Step 3: Build the Jig Body

The jig body is fairly straight forward and easy to make.  The goal is to end up with a U shape that has a sturdy length that serves as a backstop and two arms for attaching your dowel and flip stops (see next step).  A set of runners holds the jig in place on the drill press.

Notes for the backstop:
-Make sure your back stop is square!  Use a jointer and planer if it isn't. 
-Make sure your back stop isn't too high - it may stop the drill from being able to fully lower.  Mine was originally an inch or so too tall, so I ripped it on the table saw to cut it down to a better size.

Notes for the arms:
-I used a piece of scrap to test out several drill bits until I found one that made holes that fit my dowel snugly.  Then I drilled two holes in each arm (this will allow for raising the dowel to a higher height to accommodate odd shaped cribbage boards.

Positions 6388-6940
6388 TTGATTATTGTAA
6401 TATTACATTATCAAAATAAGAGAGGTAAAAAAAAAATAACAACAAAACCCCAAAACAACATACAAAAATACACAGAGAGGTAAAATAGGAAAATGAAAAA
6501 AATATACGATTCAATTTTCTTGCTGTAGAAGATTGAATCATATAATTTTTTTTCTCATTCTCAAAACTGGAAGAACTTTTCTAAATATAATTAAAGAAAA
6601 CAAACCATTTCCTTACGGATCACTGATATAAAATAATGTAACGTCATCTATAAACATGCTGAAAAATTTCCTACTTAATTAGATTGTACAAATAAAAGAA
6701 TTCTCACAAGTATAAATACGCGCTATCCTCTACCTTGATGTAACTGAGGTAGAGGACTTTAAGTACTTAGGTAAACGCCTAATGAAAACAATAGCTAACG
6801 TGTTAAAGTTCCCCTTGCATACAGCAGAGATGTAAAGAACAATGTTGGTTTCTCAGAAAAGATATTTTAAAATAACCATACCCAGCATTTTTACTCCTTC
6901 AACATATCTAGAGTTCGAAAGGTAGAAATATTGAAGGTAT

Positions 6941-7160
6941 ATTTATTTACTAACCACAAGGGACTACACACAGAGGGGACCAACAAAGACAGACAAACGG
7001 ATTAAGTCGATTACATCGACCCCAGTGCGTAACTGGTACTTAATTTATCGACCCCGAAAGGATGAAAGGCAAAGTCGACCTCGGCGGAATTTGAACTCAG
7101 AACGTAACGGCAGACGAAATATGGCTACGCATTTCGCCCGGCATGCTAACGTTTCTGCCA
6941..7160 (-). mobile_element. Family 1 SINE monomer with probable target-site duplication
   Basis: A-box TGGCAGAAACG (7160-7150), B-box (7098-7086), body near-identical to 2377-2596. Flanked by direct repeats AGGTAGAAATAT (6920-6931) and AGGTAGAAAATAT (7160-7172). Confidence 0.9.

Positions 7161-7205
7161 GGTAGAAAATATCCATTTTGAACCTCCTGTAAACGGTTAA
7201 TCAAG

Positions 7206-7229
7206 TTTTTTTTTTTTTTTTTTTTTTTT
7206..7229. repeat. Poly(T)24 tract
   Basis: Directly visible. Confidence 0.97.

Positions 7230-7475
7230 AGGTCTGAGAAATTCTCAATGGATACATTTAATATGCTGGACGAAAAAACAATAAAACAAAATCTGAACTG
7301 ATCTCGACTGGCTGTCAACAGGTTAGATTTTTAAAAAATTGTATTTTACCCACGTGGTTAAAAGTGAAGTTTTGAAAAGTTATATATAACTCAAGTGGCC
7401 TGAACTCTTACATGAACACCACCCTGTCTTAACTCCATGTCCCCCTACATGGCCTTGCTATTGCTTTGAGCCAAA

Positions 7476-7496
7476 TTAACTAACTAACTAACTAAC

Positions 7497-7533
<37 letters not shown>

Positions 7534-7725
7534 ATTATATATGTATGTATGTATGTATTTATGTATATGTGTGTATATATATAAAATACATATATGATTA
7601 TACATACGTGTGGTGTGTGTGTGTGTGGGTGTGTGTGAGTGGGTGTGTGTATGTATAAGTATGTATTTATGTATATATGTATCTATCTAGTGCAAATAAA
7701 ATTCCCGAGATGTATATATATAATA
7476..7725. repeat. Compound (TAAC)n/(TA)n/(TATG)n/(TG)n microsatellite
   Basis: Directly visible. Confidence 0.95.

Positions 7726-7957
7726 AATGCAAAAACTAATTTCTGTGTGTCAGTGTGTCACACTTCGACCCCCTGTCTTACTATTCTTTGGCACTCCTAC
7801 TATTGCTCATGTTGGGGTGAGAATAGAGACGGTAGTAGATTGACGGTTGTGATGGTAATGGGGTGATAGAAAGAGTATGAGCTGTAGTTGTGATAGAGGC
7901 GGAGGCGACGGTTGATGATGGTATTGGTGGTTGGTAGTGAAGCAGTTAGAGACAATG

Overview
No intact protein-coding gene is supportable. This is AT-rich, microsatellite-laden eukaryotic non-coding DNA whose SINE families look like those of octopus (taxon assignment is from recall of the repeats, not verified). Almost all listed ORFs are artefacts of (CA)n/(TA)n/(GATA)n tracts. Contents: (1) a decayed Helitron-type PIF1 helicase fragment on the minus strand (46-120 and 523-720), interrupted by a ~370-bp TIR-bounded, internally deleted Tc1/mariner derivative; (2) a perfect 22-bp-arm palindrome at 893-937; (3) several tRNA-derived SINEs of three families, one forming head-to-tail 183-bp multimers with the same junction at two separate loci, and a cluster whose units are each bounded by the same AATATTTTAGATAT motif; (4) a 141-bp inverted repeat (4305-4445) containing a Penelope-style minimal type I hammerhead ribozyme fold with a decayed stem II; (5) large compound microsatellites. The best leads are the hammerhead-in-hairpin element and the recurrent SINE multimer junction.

-I attached the arms to the backstop with wood screws, pre-drilling the holes on the drill press to prevent splitting.
-Make sure they're square!

Notes on the runners:
-Two runners attached to the jig to fit in the grooves on the drill press will allow you to slide the jig back and forth.  This is one area where I sort of free-styled it, and maybe could have found a better technique.  I cut the runners to size and screwed them in one at a time (again, pre-drilling holes to prevent splitting) but had trouble getting the second one in the right place.  I got frustrated trying to get the second runner in the exact right position and eventually just sanded off a few millimeters with a belt sander until it fit in the groove.  The jig isn't a perfect fit in the base, but it's pretty good.
<p>Ha. Re-reading this years later. I spent 8 hours on the jig and made two boards. Then I broke the jig moving to a new apartment. Definitely could have just carefully drilled 300 or so holes in less than 8 hours. Classic time-saving work-around that took longer than the time I saved!</p>
Yes indeed, this is a nice instructable! And a beautiful board too.
What a cool idea! This is a great way to get other kinds of hole patterns too!

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